Moving about may make it a little be trickier to keep the monitors in the right spot, but it's nothing that bit of tape or someones hand won't fix. Or they can put a little clip on babys head and only need one strap around your stomach.
04-12-2013 23:19 #4Senior Member
- Join Date
- Feb 2012
- Brisbane North
I had a VBA2C and had the wireless monitoring. It was great to be able to move around. I was very active, sitting on the ball, standing with the shower spraying on my belly, walking around, etc etc.... BUT... I found I had a longer labour than the previous 2... I ended up with forceps and a 3rd degree cut. Even tho the pain was awful it was great not having that pain of a ceaser scar.
05-12-2013 01:46 #5
My VBAC labour was really short, only 2 hrs which shocked me as i never got a chance to labour with first birth so thought it would be longer like first labours usually are. I had a lot of acupuncture which helped tone my uterus though and seemed to make contractions very efficient!
You can say you don't want continuous monitoring, and say only every 10 mins for example if all is well. You are the patient and have control over things like that if you would prefer to move around more. I was going to do this but bub came so quick I was ready to push by time i got to hospy and just let them leave it on. ended up with forceps and third degree tear too. As previous poster said, still preferable to c section and recovery was much easier.
15-02-2014 23:22 #6
Kylie Isaacs is pro vbac (and lovely and though Sunshine Coast private don't allow you to water birth as a vbac they use telemetry monitors so you can move around and be in the shower as much as you like.
I'm having a vba2c there in early July and she's said she's fine for me to refuse a cannula, to come to hospital when I'm in active labour (so not straight away) and that she won't time
me/the labour but rather keep an eye on bubs and I and if we're ok then all's well.
George Bogiatzis is also provbac though I haven't birthed with him
(Have ended up with csecs) friends have and he's also a great doctor.
20-11-2014 22:55 #7
22-11-2014 16:22 #8Junior Member
- Join Date
- Apr 2012
My first was a 24 hour labour ending in emergency CS. I had a VBAC two weeks ago and it was totally different. I was in labour for two and a half hours before arriving at the hospital, expecting constant monitoring and a long day ahead. They toldme I was fully dilated and had to push! Just goes to show they really are all different! Best of luck; hope it goes really well for you.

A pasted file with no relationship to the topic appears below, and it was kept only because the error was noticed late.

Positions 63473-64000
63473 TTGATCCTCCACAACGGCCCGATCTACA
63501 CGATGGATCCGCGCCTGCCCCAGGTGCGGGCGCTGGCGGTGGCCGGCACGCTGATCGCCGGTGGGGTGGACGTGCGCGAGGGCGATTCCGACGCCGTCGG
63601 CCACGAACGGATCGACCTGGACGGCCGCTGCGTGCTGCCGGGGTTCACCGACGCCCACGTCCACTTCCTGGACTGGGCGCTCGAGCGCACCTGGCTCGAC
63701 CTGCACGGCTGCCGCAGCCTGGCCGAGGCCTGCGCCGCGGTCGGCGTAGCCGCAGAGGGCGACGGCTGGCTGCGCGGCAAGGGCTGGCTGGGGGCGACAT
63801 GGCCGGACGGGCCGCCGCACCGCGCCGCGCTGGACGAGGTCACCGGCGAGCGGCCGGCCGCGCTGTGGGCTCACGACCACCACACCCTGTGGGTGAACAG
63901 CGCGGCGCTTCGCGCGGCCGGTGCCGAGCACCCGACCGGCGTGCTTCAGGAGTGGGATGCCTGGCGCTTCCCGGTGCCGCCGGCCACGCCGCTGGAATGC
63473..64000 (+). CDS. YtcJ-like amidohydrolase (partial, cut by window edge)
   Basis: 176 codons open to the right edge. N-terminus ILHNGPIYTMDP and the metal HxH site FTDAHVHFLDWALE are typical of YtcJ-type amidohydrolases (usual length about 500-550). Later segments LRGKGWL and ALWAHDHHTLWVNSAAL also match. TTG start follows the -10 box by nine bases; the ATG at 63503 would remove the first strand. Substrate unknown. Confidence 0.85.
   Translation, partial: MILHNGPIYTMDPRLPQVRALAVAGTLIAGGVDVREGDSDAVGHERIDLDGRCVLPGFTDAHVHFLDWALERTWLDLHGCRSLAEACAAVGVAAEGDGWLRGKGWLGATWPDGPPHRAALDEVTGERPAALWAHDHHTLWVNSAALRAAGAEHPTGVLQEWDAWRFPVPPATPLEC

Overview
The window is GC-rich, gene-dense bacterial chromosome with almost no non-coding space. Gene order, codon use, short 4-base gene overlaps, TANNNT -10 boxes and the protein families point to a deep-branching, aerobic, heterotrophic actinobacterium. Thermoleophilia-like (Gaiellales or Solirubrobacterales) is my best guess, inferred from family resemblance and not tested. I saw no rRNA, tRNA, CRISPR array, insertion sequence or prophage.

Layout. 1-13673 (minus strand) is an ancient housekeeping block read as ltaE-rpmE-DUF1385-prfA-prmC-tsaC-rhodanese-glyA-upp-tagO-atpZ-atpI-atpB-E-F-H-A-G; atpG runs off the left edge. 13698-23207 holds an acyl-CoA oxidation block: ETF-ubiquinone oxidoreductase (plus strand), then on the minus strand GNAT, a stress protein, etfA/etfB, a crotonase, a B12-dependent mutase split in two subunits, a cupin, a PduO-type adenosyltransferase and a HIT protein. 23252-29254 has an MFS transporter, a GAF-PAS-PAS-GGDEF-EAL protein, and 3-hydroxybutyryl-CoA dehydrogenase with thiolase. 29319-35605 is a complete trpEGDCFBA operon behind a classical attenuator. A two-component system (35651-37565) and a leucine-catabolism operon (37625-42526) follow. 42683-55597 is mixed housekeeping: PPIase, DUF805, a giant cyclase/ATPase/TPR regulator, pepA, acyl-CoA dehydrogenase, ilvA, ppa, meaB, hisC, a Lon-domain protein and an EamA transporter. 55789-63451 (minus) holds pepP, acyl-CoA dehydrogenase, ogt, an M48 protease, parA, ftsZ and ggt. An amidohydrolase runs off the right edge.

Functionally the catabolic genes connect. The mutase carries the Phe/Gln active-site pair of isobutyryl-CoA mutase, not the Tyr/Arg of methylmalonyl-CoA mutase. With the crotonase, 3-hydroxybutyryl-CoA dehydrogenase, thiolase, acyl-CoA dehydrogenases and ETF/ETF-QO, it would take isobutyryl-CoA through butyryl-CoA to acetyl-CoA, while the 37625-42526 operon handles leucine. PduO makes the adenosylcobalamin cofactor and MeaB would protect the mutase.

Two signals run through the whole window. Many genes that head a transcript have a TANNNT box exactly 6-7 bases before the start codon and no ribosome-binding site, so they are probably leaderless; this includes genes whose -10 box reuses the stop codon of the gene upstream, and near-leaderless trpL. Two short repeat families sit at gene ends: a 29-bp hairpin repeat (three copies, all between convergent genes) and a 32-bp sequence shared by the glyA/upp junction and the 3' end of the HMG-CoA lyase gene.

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22-11-2014 16:42 #9-
- Join Date
- Apr 2013
I too had a very long labour that ended with baby in distress and an emerg csection. I had PTSD, anxiety and PND as a result. I recommend seeking help for unresolved issues surrounding it. There are psychologists out there specialising in traumatic birth experiences.
I went for a vbac in July and was promised by a top consultant that my labour would be much shorter. Bullocks. It bloody wasn't. I actually never even made it in "labour" despite contracting every 5-9min painfully for 20 hours. Didn't even dilate. I made it to 5cm with my first but that took forever. I was upset but made peace with it. I was high risk due to having a postpartum stroke the first time so I had a csection. So no it doesn't always make labour (well I guess prelabour) shorter the 2nd time around. A friend of mine was the same as me. Not the news you wanted to hear but thought I would share! Everyone is different. Go for it!
I hope it goes really well for you! I recommend hiring a private midwife or doula or one that is both.
25-11-2014 15:48 #10
Its partly why I am going private this time. If there are problems early on, I'm not going to go through another 20+hrs of unprogressive 2 min contractions (if I can avoid it)! I want to ensure my OB has a plan B, C and D should things not be going to plan 'A'. The exhaustion of a long intense labor folowed by an emergency C sec took its toll on my health big time with DS. I think the 5 days following birth were just as bad, if not worse than the labor itself!
As much as I REALLY want a natural vaginal birth, its not the be-all and end-all. Healthy baby, healthy mumma - that's the goal. But if all is looking well, I absolutely want to try